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Chapter 4.pptx

  2. RM TOOLS (Techniques) • A.Risk Control  1. Avoidance  2. Reduction • B. Risk Financing  1. Retention  2. Transfer
  3. A. Risk Control • Broadly defined, risk control encompasses all techniques aimed at reducing the number of risks facing the organization or the amount of loss that can arise from these exposures. • Risk control includes risk avoidance and risk reduction.
  4. 1. Risk Avoidance  Risk avoidance simply means that an individual can evade certain risks merely by staying away from the risk that one chooses not to incur. Technically, avoidance takes place when decisions are made that prevent a risk from even coming into existence.  Risks are avoided when one refuses to accept the risk even for an instant.
  5. Risk Avoidance For example: • a firm that considers manufacturing some product but, because of the hazards involved, elects not to do so • An individual will not die in a plane crash if the individual chooses not to fly. • An individual will not be arrested for drunk driving, if the individual does not drink and drive
  6. Risk Avoidance  it is a negative rather than a positive approach. If avoidance is used extensively, the firm may not be able to achieve its primary objectives. Risk avoidance should be used in those instances in which the exposure has catastrophic potential and cannot be reduced or transferred.  Generally, these conditions will exist in the case of risks for which both the frequency and the severity are high.
  7. Risk Avoidance • Appropriate when there is potential for catastrophic loss Adv  Do not face loss at all Disadv  Not practical  Not all losses can be avoided
  8. 2. Risk Reduction • The term risk reduction is used to define a broad set of efforts aimed at minimizing risk. Other terms that were formerly used, and which have been displaced by the more generic term "risk reduction" include "loss prevention" and "loss control.” The term "risk reduction" is considered to include both loss prevention and loss control efforts. Common examples of risk reduction would include the installation of dead bolt locks, or the use of smoke detectors in a home.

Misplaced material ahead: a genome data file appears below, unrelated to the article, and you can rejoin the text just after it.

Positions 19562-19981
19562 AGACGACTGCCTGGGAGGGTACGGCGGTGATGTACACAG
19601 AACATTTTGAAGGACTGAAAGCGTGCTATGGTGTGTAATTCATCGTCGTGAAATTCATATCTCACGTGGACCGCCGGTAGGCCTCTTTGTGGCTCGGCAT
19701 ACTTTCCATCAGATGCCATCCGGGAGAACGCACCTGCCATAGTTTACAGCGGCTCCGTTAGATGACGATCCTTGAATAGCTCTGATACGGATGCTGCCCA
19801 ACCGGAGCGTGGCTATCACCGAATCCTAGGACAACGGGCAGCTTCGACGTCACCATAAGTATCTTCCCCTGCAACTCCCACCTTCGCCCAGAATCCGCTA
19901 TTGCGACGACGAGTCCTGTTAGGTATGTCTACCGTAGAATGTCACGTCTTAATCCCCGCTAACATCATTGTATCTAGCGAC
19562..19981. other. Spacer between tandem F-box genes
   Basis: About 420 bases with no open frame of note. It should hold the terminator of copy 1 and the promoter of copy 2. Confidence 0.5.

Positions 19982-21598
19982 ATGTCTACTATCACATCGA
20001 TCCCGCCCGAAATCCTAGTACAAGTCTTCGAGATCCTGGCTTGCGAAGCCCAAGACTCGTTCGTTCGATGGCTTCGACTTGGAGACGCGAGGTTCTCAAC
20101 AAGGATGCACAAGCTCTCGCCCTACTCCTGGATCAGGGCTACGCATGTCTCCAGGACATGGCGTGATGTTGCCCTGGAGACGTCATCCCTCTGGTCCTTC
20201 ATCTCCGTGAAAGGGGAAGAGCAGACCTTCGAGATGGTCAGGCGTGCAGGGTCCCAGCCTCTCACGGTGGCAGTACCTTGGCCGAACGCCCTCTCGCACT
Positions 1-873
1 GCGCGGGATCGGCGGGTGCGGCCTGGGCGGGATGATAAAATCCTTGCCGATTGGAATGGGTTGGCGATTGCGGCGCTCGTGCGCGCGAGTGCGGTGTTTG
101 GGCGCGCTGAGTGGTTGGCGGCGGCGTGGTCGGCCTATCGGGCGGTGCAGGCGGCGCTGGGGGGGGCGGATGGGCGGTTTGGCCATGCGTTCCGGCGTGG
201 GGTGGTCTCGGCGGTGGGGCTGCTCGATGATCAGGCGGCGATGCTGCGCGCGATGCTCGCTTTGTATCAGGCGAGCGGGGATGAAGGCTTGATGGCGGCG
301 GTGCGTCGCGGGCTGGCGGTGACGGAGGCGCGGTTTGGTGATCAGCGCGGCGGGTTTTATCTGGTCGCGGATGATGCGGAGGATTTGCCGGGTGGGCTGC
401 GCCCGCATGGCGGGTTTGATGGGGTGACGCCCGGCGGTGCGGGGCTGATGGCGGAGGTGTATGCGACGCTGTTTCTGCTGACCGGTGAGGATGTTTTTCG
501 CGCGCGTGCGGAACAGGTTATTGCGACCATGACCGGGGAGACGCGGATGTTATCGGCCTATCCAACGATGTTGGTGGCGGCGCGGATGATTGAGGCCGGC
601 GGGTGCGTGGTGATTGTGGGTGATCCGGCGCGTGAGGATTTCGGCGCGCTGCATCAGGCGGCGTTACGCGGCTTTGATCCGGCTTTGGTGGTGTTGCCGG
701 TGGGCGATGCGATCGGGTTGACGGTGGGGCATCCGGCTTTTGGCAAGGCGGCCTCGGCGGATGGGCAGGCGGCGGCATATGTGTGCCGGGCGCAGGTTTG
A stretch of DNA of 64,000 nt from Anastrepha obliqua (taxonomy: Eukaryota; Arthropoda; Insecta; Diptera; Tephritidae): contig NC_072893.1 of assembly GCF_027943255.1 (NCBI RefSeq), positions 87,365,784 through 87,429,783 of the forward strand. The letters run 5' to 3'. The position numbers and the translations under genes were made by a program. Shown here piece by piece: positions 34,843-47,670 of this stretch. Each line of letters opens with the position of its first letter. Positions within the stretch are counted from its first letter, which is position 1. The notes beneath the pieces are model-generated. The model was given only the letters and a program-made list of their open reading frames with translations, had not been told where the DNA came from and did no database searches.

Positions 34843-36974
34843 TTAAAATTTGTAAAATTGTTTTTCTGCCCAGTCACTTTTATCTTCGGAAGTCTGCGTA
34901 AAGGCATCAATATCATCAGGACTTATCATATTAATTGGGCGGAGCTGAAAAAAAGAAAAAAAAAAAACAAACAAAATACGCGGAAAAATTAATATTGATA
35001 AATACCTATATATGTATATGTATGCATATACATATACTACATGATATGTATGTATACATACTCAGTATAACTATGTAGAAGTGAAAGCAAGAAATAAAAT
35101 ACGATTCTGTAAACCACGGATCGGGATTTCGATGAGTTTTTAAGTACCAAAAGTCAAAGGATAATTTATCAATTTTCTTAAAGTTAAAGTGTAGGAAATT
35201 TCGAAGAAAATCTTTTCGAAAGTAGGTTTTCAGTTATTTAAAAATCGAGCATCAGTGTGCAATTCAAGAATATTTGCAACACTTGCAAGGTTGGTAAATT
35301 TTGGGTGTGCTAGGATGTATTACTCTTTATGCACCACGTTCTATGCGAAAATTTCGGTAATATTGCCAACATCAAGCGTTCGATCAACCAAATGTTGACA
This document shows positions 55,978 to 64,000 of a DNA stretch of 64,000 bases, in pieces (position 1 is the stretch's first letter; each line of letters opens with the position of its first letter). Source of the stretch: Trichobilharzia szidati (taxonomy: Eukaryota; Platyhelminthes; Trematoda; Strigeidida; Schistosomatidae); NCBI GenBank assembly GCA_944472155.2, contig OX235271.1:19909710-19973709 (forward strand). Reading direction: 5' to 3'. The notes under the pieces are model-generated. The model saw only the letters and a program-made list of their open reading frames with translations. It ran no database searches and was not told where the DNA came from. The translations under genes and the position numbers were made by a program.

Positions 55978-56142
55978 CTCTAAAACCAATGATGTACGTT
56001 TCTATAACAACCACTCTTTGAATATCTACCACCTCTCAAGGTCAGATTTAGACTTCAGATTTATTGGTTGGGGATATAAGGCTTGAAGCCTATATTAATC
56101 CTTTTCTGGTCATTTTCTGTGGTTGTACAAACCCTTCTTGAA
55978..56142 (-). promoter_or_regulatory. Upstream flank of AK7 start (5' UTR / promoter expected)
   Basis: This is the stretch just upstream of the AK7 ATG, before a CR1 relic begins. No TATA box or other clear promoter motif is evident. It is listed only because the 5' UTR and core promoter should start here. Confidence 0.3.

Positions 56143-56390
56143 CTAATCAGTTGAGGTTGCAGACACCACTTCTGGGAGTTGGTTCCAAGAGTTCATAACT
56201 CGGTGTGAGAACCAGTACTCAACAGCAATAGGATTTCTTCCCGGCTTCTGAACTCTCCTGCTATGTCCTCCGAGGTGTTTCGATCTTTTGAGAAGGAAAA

9. Risk Reduction • Broadly speaking, "loss prevention" efforts are aimed at preventing the occurrence of loss. In addition, "loss control" efforts can be directed toward reducing the severity of those losses that do occur. In other words, some risk control efforts aim at reducing frequency, others seek to reduce the severity of the losses that do occur.
  10. • Risk Prevention (Loss prevention) – Efforts to reduce the frequency of loss – Pre-Loss objective – Ex: Frequent inspection, training (safe procedures) • Risk Reduction (loss control) – Efforts to reduce the severity of loss – Post-loss objective – Ex: Fire drill, Sprinkler System, Smoke Detector, First-Aid kit
  11. B. Risk Financing • Risk financing consists of those techniques designed to guarantee the availability of funds to meet those losses that do occur.  Risk financing takes the form of retention or transfer.  All risks that cannot be avoided or reduced must, by definition, be transferred or retained.  Transfer and retention are used in combination for a particular risk, with a portion of the risk retained and a part transferred.
  12. 1. Risk Retention • Risk retention is the "residual" or "default" risk management technique, exposures that are not avoided, reduced, or transferred are retained. • The retention of risk means that an individual chooses to self-fund any losses that may be incurred • When nothing is done about a particular exposure, the risk is retained. • Applied when • Risk can’t be avoided • Low severity and frequency can be estimated
  13. Risk Retention • For example, an individual may chose a deductible of $1,000 on their automobile insurance coverage. This indicates that the individual is prepared to personally pay the first $1,000 of damage incurred in an auto accident. • Risk Retention Techniques Classified - Active retention - Passive retention
  14. Retention • Advantages  Save on premium loading  Investment income  Encourage risk control  Flexibility • Disadvantages  Possibility of higher losses  Risk management expenses